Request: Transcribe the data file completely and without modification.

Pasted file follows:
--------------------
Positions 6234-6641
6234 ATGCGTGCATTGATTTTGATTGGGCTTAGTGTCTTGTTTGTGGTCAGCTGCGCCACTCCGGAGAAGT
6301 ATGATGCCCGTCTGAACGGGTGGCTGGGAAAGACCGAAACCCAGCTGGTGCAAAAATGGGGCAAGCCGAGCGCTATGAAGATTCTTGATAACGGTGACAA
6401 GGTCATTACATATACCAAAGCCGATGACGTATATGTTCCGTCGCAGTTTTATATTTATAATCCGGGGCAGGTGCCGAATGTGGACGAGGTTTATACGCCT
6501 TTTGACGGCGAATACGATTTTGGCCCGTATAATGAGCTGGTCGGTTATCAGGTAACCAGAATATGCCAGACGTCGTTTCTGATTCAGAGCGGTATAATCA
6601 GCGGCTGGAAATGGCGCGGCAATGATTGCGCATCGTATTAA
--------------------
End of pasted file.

Positions 6234-6641
6234 ATGCGTGCATTGATTTTGATTGGGCTTAGTGTCTTGTTTGTGGTCAGCTGCGCCACTCCGGAGAAGT
6301 ATGATGCCCGTCTGAACGGGTGGCTGGGAAAGACCGAAACCCAGCTGGTGCAAAAATGGGGCAAGCCGAGCGCTATGAAGATTCTTGATAACGGTGACAA
6401 GGTCATTACATATACCAAAGCCGATGACGTATATGTTCCGTCGCAGTTTTATATTTATAATCCGGGGCAGGTGCCGAATGTGGACGAGGTTTATACGCCT
6501 TTTGACGGCGAATACGATTTTGGCCCGTATAATGAGCTGGTCGGTTATCAGGTAACCAGAATATGCCAGACGTCGTTTCTGATTCAGAGCGGTATAATCA
6601 GCGGCTGGAAATGGCGCGGCAATGATTGCGCATCGTATTAA